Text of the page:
XML is a big topic and will appear in many ways throughout the Notes and Domino world, but let's talk in broad terms about a few ways in particular. First, Domino databases will treat XML data as a first class citizen. Domino databases have always been a heterogeneous storage mechanism that have been extended over the years to accommodate important data. In future releases of Domino, we will extend the database system to allow XML to fully participate in all of the features of Domino databases. That includes top-notch programmability, so all of the services you'd expect for XML data (for example, parsing and transforming) will be built into the database system.

The other big appearance of XML in the Domino world will be as a way of accessing information in Domino. We'll support XML as another "API" to Domino data. Developers will be able to request XML representations of objects in the Domino system: documents, design elements, databases, and so on. They will create new data by creating XML representations and pushing them to Domino. Our goal is to have all of the information in a database, including design elements, expressed in an XML representation. So far, for lack of a better name, we've been calling this XML representation of Domino data "DXL".

What are the benefits of XML support for Domino application developers?

As XML becomes more and more prevalent in system architectures, Domino applications will handle more and more XML data. The native XML support in the database system will allow XML data to be part of Domino applications with all of the benefits that application developers are accustomed to -- cross-platform, scalable infrastructure, security, programmability, views, searching, replication, Web access, and so on. Domino has always been a powerfully heterogeneous platform, and XML support will simply build on those strengths.

One of the big attractions for developers will be that XML provides a data abstraction layer for applications. Developers will write an application based on data in a certain XML format and will easily add, extend, or replace data sources, and the application will still work. As XML becomes more and more the standard basis for exchanging information, developers will design applications by choosing an XML representation for the data and building on it. DXL will provide a foundation for importing and exporting data to and from an application.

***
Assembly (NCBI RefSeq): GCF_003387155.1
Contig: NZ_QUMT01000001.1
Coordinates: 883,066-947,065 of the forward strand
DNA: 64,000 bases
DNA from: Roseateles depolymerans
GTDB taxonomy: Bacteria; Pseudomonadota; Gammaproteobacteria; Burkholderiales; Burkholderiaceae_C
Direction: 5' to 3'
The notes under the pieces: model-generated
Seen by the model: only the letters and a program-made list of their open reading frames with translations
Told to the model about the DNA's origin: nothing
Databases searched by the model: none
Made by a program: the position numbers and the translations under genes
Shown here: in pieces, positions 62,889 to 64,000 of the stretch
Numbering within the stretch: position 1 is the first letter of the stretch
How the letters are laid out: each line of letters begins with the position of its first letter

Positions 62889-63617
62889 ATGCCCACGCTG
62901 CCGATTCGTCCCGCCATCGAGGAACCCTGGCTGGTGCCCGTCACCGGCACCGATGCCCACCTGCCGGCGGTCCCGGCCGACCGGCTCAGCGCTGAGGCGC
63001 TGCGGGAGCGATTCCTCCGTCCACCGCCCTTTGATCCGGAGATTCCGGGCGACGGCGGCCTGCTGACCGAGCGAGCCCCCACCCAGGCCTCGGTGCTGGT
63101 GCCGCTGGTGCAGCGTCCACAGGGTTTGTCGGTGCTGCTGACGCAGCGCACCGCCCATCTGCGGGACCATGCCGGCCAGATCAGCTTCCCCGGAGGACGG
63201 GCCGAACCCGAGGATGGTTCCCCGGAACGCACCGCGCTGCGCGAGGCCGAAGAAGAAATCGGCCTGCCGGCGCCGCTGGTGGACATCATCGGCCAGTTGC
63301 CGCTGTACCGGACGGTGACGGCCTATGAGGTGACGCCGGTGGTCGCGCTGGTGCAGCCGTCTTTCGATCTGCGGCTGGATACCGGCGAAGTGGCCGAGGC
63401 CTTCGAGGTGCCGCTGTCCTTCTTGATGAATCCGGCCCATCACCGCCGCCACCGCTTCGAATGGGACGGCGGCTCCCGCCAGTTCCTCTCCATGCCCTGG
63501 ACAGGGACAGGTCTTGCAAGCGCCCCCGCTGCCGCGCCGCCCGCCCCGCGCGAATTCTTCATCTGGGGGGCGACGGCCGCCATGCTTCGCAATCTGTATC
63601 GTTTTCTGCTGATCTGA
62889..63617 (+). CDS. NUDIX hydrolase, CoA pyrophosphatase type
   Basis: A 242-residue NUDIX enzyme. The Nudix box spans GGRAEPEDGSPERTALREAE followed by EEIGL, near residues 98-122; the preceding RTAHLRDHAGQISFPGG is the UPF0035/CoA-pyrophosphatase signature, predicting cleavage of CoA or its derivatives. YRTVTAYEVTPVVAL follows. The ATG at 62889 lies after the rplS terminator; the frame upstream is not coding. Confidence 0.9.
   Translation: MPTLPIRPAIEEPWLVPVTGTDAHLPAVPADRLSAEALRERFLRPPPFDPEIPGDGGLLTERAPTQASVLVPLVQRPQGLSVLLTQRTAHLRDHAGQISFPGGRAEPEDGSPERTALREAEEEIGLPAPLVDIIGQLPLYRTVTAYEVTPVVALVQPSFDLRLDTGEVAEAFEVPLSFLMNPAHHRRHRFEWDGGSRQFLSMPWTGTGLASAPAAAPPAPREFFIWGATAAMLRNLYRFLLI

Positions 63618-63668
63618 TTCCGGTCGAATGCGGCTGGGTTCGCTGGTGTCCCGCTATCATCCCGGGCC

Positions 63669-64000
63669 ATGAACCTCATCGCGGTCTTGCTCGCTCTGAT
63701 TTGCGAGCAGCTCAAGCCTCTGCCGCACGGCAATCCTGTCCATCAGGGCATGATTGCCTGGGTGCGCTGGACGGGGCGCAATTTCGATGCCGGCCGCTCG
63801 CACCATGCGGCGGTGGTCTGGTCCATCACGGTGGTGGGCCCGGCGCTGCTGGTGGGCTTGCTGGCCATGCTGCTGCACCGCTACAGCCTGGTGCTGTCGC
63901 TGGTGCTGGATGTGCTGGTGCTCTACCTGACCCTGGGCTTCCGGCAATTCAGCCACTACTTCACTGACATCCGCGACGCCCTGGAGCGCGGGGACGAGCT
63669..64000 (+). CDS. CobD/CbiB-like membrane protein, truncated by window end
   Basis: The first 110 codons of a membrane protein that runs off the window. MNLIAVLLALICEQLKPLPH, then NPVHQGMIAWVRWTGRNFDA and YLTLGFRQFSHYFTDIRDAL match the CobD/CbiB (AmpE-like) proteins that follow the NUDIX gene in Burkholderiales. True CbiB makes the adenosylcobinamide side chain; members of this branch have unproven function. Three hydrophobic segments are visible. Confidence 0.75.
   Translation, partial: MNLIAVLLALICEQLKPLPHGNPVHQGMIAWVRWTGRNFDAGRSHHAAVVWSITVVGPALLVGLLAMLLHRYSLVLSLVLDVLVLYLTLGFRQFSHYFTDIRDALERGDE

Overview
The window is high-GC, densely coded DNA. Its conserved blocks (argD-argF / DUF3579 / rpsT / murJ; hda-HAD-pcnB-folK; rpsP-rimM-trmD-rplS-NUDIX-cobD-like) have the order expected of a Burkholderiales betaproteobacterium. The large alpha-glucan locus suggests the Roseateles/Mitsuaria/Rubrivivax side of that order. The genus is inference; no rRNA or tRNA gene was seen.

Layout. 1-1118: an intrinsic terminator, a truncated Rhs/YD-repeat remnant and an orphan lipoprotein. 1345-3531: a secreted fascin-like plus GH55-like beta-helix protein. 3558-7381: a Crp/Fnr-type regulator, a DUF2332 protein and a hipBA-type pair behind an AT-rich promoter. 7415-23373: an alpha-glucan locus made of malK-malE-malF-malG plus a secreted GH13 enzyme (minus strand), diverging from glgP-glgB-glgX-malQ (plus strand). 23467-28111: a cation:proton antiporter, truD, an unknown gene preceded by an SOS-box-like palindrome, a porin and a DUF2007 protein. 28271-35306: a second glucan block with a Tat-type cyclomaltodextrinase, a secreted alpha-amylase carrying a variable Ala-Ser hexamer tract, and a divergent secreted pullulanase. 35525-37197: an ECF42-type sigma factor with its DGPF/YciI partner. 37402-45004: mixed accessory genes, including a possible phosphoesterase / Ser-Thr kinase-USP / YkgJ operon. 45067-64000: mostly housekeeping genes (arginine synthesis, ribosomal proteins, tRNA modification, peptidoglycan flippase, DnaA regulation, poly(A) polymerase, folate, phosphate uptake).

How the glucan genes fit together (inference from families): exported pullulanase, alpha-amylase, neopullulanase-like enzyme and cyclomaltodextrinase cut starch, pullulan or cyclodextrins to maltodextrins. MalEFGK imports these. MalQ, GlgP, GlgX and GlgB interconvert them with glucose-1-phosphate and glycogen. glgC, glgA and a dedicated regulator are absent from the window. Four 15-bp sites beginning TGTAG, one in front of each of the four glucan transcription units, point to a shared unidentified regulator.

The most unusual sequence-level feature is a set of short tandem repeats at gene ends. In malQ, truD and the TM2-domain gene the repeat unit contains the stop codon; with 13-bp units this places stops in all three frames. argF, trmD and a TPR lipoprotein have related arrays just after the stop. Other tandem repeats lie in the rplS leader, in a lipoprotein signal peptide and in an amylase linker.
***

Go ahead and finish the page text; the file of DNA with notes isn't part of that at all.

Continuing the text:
The availability of Domino data in DXL will allow a broader class of application. Currently, access to all the details of design elements and rich text is strictly the domain of the Notes C API. The C API is extremely powerful, but very complex. Writing rich text or designing applications in the C API is a daunting task. DXL will be a much more approachable representation for this data and will allow many more developers to be creative in this area.

What is the Domino DTD?

The Domino DTD is the technical description of the structure of DXL. DTD is an acronym for Document Type Definition. The XML standard doesn't define any tags, unlike HTML, which has a fixed tag set with a limited number of defined tags. Instead, XML defines how to describe tagsets.

Could you describe the work that you have done on the Domino DTD?

The structure of data in Domino databases dictates the design of DXL. We weren't going to change the way databases store information so that we could represent it in DXL. Keep in mind, DXL is separate from the work needed to add XML as a native data type in the database. So designing DXL amounts to understanding all the data in Domino databases and developing good ways of representing that information in XML. It isn't always obvious which is the best way, even for apparently simple data. There were many times during the design that we had to re-think previous decisions so that the language as a whole made sense. Since we aren't done yet, I expect that there will be a number of times more that it happens.